Sarah Moret, founder

Curie already had plans to launch a hydrating hand sanitizer in October 2020. When the pandemic hit, we quickly pivoted and launched six months ahead of schedule. At the time of launch, sanitizer was sold out everywhere and Curie wanted to help in the best way we knew how: by providing a better hand sanitizer that turned a utility into a daily luxury.

Launching a new product in the early days of a global pandemic came with massive challenges on the supply chain and operations side of the business. Since we moved our timeline up by six months, we were crunched for time, needing to source 25,000 bottles and pumps practically overnight. Once we launched our hand sanitizer for pre-order, we faced another major setback: delays across mail carriers and a fulfillment center located in a hard-hit area of the country. We didn’t want to miss the ship date we promised pre-order customers, so our team shipped hundreds of pre-orders ourselves in my living room to save time.

In November 2020, we were able to enter over 90 Nordstrom stores nationwide and online with our Hydrating Hand Sanitizer, making us one of the first hygiene products to enter the retailer. It’s these kinds of partnerships that have the potential to take our distribution to the next level and literally keep us going.

Sarah Moret, founder, Curie

In less than six months after debuting the sanitizer on our DTC site, we sold 130,000 bottles and the product quickly became our No.1 best seller, accounting for 40% of our sales in 2020. Curie was also able to donate half of the first batch of our Hydrating Hand Sanitizer to first responders.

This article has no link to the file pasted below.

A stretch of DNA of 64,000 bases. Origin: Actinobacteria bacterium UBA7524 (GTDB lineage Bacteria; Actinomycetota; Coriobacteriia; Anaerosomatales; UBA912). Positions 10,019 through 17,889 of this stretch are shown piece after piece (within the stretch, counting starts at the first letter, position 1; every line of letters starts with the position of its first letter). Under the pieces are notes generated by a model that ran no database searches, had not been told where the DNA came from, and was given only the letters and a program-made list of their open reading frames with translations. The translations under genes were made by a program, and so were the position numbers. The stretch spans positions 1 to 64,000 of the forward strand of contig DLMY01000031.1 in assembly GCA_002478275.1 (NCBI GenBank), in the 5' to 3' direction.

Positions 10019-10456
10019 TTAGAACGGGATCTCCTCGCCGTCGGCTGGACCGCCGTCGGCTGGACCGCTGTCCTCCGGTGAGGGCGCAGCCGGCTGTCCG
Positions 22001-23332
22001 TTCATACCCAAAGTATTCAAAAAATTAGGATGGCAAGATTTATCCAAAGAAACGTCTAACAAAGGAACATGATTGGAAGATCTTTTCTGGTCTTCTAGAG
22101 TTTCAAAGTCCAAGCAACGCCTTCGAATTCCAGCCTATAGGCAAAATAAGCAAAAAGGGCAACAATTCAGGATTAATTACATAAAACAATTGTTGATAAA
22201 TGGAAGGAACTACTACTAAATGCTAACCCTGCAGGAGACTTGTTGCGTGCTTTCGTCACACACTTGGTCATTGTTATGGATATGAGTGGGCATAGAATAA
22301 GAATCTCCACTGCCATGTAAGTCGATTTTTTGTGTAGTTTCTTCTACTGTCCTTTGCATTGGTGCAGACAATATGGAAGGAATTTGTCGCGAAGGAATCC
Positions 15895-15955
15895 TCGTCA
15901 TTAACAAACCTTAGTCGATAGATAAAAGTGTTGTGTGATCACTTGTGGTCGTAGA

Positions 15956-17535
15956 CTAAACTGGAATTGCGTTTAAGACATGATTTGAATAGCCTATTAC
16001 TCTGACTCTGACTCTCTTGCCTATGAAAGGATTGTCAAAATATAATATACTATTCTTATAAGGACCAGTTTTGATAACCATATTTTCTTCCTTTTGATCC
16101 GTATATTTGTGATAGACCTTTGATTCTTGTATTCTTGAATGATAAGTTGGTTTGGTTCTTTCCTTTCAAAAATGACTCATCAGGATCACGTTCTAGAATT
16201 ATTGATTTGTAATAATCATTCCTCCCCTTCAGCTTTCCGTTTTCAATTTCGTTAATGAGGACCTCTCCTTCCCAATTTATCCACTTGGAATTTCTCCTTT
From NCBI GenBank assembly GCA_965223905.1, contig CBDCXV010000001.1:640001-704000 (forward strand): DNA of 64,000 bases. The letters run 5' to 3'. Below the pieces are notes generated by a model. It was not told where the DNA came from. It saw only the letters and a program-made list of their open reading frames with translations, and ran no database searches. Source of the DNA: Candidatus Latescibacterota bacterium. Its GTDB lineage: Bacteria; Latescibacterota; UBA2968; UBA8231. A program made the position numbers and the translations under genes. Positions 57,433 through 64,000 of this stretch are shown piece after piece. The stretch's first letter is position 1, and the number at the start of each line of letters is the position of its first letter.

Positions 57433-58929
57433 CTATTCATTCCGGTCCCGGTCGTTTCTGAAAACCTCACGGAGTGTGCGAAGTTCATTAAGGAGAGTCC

In November 2020, we were able to enter over 90 Nordstrom stores nationwide and online with our Hydrating Hand Sanitizer, making us one of the first hygiene products to enter the retailer. It’s these kinds of partnerships that have the potential to take our distribution to the next level and literally keep us going.

[Read: Big Brands’ Inventory Management Partners Share Top Tips to Slay Supply Chain Snarls]

 Model wearing a wedding dress from the Azazie Essence line.
Bridal startup Azazie pivoted through the pandemic by creating new dress collections, like bridal gowns designed for smaller-scale weddings. — Azazie

Azazie: Adjusting its product mix for new consumer needs, like small and virtual weddings, boosts bridal gown sales 200%

Ranu Coleman, chief marketing officer

[In light of the pandemic,] the first change Azazie made was to our design strategy. We launched a new line called “Azazie Essence,” which offers bridal gowns for elopements, courthouse weddings, and smaller scale events. The silhouettes in this collection are simple and elegant, which are more appropriate for a wedding in a backyard or a virtual celebration. We were also one of the first wedding apparel retailers to launch face masks to match the bridal and bridesmaids’ dresses fabrics and colors for men and women.

These initiatives were implemented by working cross-functionally with our internal teams to move fast and give our customers what they needed during a time with a lot of unknowns and ambiguity. The focus for us was to put our customer first, listen to what they needed, and move quickly to provide that from the product assortment perspective, and find ways to give back to our community. These changes helped Azazie increase bridal gown sales by 200% in addition to increased accessory sales from the launch of face masks which continue to be a strong category for us.

Always listen to your customer and work on providing them with the solutions that they need. As a business, you have to be agile and adaptable to succeed in an uncertain retail landscape. [This year] also has unknowns as the pandemic shifts, and with one of the largest wedding booms in store for the year, we are continuing to expand our product categories and our offerings in terms of products to best suit what our customers need.